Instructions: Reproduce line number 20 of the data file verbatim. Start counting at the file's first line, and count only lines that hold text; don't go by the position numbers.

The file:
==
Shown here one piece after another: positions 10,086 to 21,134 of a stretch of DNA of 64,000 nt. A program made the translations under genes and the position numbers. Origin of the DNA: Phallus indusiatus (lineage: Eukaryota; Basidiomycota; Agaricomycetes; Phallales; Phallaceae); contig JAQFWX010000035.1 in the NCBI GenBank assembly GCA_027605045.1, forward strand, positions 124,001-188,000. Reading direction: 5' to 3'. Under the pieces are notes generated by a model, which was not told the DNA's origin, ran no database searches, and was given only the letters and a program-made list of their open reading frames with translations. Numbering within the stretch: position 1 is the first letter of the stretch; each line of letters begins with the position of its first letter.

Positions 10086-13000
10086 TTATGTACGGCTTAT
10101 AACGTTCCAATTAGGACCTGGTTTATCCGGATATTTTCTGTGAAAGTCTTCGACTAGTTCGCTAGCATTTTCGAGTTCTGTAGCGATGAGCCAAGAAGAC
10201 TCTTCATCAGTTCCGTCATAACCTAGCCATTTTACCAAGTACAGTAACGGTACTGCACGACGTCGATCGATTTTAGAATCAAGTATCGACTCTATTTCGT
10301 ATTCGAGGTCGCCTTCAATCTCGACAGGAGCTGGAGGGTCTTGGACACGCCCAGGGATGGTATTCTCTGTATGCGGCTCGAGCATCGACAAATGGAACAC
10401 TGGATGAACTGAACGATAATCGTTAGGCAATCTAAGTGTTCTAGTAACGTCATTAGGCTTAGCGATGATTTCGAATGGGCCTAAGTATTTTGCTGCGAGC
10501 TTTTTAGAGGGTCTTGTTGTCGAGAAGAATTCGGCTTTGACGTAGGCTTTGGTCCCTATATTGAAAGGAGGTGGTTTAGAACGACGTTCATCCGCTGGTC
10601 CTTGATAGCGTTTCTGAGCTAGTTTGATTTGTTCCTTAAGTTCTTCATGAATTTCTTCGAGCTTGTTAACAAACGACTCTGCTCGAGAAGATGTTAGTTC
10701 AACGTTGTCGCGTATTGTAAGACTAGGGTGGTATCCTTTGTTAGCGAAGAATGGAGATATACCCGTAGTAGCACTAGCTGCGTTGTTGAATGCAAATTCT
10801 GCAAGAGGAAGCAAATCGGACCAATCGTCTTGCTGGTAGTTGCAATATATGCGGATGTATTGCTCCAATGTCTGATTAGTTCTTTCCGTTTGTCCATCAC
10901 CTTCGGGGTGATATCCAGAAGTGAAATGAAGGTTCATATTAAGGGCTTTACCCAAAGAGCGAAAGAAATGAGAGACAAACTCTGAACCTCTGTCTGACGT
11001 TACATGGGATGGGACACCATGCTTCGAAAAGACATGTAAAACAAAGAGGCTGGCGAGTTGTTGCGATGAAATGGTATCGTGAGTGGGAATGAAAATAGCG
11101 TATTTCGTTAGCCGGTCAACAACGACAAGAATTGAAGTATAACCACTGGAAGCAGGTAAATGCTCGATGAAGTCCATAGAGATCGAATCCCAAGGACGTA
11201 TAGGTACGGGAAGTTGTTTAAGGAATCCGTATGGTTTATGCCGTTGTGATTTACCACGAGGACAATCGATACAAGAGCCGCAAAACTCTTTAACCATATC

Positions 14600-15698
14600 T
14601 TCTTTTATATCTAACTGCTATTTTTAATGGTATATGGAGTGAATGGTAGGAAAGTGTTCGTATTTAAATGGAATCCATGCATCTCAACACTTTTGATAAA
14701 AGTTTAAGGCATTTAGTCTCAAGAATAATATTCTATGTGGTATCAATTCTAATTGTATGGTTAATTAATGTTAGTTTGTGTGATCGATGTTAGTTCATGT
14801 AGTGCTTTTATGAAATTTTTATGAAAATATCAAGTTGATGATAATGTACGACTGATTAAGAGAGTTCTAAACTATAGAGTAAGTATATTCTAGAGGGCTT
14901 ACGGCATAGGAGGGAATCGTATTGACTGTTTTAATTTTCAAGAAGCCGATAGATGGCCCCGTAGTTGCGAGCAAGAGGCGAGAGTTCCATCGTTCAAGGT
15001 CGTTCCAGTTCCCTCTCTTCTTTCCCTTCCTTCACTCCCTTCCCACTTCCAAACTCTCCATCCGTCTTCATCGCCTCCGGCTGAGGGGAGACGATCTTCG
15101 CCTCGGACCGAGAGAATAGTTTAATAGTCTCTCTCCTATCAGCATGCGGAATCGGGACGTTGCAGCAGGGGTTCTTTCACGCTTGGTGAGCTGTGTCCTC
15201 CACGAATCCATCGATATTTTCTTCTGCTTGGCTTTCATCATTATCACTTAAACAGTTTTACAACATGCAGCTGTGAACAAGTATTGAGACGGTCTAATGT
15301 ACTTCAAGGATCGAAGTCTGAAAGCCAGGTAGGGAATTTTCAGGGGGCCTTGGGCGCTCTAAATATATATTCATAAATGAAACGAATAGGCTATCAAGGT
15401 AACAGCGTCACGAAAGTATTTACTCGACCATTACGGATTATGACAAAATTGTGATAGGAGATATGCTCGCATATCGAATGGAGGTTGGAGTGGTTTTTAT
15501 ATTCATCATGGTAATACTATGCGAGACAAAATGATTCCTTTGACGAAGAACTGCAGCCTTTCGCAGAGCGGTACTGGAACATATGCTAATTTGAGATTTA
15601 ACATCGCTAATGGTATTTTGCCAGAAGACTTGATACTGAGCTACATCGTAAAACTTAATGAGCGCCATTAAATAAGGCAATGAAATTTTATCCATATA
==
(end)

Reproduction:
14801 AGTGCTTTTATGAAATTTTTATGAAAATATCAAGTTGATGATAATGTACGACTGATTAAGAGAGTTCTAAACTATAGAGTAAGTATATTCTAGAGGGCTT